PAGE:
9 February 2008 | Bunuel1976
THE OUTSIDER (Jacques Deray, 1983) **1/2
Just as Jean-Paul Belmondo's THE PROFESSIONAL (1981) recalled the Charles Bronson 'loner' action vehicles, this one evokes memories of Clint Eastwood's "Dirty Harry" cop shows
which, by extension, connects it to the Italian poliziotteschi of which the American co-star of THE OUTSIDER, Henry Silva, was a regular! Anyway, Belmondo is a maverick cop up against drug kingpin Silva: he intercepts a consignment of heroin (chasing the speedboat transporting it via helicopter), but the criminal's influence with city officials gets him transferred from Marseille to a low-life district! As was the case with the earlier film, the credits take care to establish the fact that the ageing star performed his own (often dangerous) stunts; in fact, every fifteen minutes or so, he's seen getting into a scuffle, a chase or a shoot-out without necessarily advancing the main plot.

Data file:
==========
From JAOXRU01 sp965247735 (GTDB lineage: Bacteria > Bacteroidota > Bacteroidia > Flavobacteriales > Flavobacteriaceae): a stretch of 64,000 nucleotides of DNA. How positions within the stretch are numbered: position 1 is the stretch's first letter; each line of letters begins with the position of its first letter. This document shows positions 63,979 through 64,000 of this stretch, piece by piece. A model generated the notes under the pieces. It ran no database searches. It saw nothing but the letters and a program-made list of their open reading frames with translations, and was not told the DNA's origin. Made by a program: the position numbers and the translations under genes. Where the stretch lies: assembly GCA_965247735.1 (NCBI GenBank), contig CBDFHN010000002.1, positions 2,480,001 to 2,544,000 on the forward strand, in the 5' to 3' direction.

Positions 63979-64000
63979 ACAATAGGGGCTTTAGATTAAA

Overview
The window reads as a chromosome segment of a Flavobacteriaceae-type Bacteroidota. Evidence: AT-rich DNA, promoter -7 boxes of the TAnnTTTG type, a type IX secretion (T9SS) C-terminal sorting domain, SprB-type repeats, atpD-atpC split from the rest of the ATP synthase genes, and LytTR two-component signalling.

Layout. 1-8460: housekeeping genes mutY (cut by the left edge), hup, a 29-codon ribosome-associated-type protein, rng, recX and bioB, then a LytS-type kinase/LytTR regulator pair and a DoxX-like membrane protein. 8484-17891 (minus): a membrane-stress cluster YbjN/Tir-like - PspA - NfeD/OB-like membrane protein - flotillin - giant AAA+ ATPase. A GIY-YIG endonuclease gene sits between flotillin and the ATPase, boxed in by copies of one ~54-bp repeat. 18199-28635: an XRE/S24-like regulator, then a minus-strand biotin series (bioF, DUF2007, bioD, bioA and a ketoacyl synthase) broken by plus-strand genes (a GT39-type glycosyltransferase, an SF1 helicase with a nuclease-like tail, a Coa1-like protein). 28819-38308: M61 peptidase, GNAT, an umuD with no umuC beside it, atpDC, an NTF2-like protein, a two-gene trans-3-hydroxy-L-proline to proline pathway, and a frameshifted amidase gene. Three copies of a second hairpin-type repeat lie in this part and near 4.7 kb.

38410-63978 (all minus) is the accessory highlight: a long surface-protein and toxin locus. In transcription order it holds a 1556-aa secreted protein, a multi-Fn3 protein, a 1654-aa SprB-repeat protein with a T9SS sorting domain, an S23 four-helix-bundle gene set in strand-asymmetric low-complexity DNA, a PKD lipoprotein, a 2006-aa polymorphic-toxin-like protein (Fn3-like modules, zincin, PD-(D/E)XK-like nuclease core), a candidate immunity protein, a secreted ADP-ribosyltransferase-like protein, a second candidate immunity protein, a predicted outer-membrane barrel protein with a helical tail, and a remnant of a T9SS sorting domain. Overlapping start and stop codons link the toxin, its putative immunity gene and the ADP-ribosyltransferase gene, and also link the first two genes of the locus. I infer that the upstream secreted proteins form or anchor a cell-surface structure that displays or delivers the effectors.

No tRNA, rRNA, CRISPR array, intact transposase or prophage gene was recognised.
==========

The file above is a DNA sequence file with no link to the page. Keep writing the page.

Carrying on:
Still, in spite of the protagonist's superficial nonchalance, he's shown to have a heart: befriending a hooker, saving a convict's teenage daughter from life as a junkie, and paternally overseeing the 'legitimate' activity of a young small-time crook; when the latter opposes Silva's offer of 'protection' and winds up dead, the conflict between policeman and racketeer becomes a personal one. Mind you, the overall handling is anything but subtle and blatantly commercial (why else would we be treated to the excess of sleaze on display, including an irrelevant excursion at a gay club?)! The film features another Ennio Morricone score which virtually hinges on a single catchy riff, though it's not quite as haunting as his work on THE PROFESSIONAL. The R2 DVD I rented also featured an Audio Commentary by director Deray which was, unfortunately, unsubtitled and enticing theatrical trailers for two other films Belmondo made for director Philippe De Broca, LE MAGNIFIQUE (1973) and L'INCORRIGIBLE (1975).